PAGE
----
The Federal Housing Finance Agency (FHFA) reports that its House Price Index rose 0.3% in August from July, +6.1% from August 2017 to August 2018. The FHFA monthly HPI is calculated using home sales price information from mortgages sold to, or guaranteed by, Fannie Mae and Freddie Mac. The FHFA regulates Fannie Mae, Freddie Mac and the 11 Federal Home Loan Banks. These government-sponsored enterprises provide more than $6.2 trillion in funding for the U.S. mortgage markets and financial institutions.

Mortgage rates held steady in the latest week after the big rise seen in 2018. The Mortgage Bankers Association (MBA) reports that the 30-year fixed-rate 30-year mortgage was essentially unchanged at 5.11%, near seven-year highs. That rate carries an average 0.52 in points. The MBA went on to report that the refinance index rose 10% while the purchase index was up 2%.

Courtesy of Mortgage Market Guide

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Tuesday – October 23, 2018

U.S. home prices in September rose at their slowest annual pace in six years while supplies posted the first annual gain in almost three years. Redfin reports that home prices increased 2.1% from September 2017 to September 2017 across the 171 metro markets that Redfin tracks, the smallest increase since February 2012. Inventory growth rose a scant 0.2% year over year after many years of declines.

Global risk-off is the trade today as Stock investors fret over Saudi political concerns, trade issues, lingering Italian debt woes, technical factors along with mixed industrial earnings here in the states. The Dow Jones Industrial Average fell nearly 600 points in early trading before recovering a portion of the losses. Despite the sell off in Stocks, the U.S. economy remains strong with a solid labor market. Former Federal Reserve Chairman Alan Greenspan recently said this is the tightest labor market he has ever seen. Mr. Greenspan is 92 years old.

Courtesy of Mortgage Market Guide

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Monday – October 22, 2018

The Mortgage Bankers Association (MBA) reported last week that it is forecasting $1.24 trillion in purchase mortgage originations in 2019, a 4.2% gain from 2018. In the refinance arena, the MBA predicts a 12.4% decline in 2019 to $395 billion. For 2019, the MBA sees total originations to decrease to $1.63 trillion from $1.64 trillion this year. The MBA expects home purchase originations to increase each year from 2019-2021 and should continue to increase past the forecast horizon, as more millennials look to purchase homes.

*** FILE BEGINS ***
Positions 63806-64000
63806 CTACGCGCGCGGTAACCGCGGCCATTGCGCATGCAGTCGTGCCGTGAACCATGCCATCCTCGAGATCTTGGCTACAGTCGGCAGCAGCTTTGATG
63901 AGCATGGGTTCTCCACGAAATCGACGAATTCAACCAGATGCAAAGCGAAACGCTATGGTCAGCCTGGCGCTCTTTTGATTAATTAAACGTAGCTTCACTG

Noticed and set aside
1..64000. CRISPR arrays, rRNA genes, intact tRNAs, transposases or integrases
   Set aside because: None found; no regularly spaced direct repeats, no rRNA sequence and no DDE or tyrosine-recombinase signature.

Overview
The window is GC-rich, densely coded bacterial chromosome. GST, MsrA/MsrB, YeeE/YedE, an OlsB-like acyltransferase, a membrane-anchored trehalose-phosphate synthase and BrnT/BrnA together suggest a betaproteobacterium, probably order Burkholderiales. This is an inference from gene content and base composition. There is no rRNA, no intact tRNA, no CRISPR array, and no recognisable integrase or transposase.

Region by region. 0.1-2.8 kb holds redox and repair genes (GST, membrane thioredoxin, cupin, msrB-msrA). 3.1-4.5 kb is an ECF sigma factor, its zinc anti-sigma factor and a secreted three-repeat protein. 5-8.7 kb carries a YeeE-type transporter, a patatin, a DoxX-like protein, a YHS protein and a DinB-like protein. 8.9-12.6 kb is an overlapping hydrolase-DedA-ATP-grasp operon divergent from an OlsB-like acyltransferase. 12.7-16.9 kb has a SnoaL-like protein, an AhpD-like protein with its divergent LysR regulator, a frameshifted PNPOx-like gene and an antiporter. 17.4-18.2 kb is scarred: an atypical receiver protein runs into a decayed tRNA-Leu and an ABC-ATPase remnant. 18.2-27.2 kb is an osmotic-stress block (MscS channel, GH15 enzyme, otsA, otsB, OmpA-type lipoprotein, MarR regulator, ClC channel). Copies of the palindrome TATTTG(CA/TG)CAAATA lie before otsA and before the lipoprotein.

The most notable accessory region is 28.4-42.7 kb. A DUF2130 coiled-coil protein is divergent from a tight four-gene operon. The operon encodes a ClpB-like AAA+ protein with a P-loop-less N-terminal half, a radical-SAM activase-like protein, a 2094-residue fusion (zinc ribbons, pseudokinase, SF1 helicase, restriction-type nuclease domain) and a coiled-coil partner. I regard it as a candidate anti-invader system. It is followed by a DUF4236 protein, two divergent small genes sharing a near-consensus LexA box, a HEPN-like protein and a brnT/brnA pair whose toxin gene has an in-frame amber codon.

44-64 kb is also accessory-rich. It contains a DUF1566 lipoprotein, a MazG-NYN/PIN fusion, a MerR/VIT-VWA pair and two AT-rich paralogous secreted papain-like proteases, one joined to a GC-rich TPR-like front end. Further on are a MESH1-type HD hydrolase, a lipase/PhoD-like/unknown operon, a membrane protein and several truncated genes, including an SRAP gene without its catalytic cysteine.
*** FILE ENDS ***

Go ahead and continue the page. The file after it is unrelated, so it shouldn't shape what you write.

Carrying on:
There are no economic reports due for release today. The markets are looking ahead to Friday’s release of Q3 2018 first read on Gross Domestic Product (GDP), which is expected to rise 3.3%. That would be down from the frothy 4.2% recorded in Q2, however, when coupled with the past few quarters, it will be running at 3.0% year over year, a figure we have not seen for some time. GDP is the value of the goods and services produced in the United States. The growth rate of GDP is the most popular indicator of the nation’s overall economic health.

U.S. consumers are expected to spend $119.99 billion online during the holiday shopping season in 2018, which unofficially begins on November 1 and ends on December 31. That would be a 15.5% gain from the $103.88 billion online sales in 2017. A few of the catalysts driving online sales this year is sky-high consumer confidence and the fact that more and more consumers are shopping online for the holiday season. Total retail sales are expected to rise 5.5% in 2018 from 2017 to $719.09 billion.

Courtesy of Mortgage Market Guide